The main concern with Windows 7 as your base instead of ESXi or another dedicated Hypervisor, is that of graceful recovery of VMs in the event that the host OS has to reboot, or suffers some sort of crash. ESXi pretty much never has to be rebooted unless you're changing hardware or applying one of the very infrequent updates that is released. Windows 7, on the other hand, would need to be rebooted quite a bit more often for updates (yes, you could turn them off, but that is risky on a system that is housing that much data). That means ensuring that it safely powers down all the VMs before doing so - without native OS support for it, that can be a tricky feat to accomplish in any sort of automated fashion. There is also the issue of passing hardware through to FreeNAS - I don't think you could do this in Windows 7, so you'd be forced to create virtual disks on those drives, and then have FreeNAS use those. While that would work, it does introduce another layer of complexity into the system.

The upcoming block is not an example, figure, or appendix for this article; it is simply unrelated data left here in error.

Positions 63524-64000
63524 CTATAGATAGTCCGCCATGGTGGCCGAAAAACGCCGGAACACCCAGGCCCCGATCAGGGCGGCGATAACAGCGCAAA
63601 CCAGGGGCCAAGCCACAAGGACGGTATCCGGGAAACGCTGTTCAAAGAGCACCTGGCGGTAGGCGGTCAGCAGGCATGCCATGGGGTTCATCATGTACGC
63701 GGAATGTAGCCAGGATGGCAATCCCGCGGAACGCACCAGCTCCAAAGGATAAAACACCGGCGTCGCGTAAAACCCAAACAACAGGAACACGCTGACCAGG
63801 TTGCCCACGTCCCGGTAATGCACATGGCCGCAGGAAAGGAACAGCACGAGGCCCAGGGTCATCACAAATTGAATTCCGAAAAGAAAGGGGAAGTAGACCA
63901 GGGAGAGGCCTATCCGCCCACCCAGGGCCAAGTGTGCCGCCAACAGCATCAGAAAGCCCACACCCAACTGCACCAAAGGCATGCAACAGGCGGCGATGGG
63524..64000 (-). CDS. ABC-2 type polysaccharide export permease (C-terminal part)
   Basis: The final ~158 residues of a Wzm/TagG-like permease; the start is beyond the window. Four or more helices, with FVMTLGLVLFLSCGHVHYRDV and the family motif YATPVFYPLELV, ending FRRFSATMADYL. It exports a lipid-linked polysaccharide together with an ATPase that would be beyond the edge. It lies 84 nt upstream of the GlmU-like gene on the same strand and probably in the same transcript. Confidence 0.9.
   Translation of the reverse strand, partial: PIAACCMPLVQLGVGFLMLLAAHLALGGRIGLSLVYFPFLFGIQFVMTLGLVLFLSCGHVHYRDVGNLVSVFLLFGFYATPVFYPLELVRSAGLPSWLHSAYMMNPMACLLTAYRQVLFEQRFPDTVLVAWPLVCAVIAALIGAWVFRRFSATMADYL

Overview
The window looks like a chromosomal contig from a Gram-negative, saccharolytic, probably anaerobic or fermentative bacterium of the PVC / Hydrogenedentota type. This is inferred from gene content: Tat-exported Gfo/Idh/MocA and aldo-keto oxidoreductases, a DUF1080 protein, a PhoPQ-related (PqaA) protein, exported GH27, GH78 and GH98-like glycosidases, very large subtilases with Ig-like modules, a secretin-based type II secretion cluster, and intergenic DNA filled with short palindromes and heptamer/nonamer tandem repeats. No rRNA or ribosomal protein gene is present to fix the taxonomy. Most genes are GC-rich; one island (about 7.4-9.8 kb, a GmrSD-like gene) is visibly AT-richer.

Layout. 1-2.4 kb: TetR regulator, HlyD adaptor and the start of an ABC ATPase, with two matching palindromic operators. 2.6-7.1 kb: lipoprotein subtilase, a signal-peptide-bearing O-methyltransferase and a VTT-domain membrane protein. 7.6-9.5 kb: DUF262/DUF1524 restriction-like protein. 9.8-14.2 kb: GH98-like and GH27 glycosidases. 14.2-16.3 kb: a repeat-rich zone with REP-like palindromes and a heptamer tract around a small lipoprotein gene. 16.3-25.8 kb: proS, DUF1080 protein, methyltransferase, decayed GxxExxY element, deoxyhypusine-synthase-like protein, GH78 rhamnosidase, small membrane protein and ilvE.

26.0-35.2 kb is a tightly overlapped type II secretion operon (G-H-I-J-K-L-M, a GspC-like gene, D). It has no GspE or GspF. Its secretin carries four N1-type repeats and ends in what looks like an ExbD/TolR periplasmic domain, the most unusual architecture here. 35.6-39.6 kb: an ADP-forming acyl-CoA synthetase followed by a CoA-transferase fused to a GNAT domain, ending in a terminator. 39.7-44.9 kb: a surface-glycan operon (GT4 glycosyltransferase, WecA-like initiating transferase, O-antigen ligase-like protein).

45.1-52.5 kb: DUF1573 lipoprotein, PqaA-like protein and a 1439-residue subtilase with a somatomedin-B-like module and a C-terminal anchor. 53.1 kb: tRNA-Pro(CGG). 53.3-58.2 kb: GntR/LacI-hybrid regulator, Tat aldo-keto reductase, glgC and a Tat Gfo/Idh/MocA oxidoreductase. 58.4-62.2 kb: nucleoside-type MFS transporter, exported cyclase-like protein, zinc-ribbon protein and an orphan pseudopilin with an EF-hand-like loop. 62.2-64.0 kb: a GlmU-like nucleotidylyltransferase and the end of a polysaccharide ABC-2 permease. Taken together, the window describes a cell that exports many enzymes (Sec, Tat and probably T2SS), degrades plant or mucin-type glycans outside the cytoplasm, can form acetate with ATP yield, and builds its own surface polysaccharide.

Now, another option if you'd prefer to stick with the familiarity of Windows would be using Hyper-V as your base, though you'd have to learn how to manage it through remote tools or the CLI unless you have access to a full copy of Server 2008 (or 2012 when that releases next month), since the free version of Hyper-V does not have a native GUI.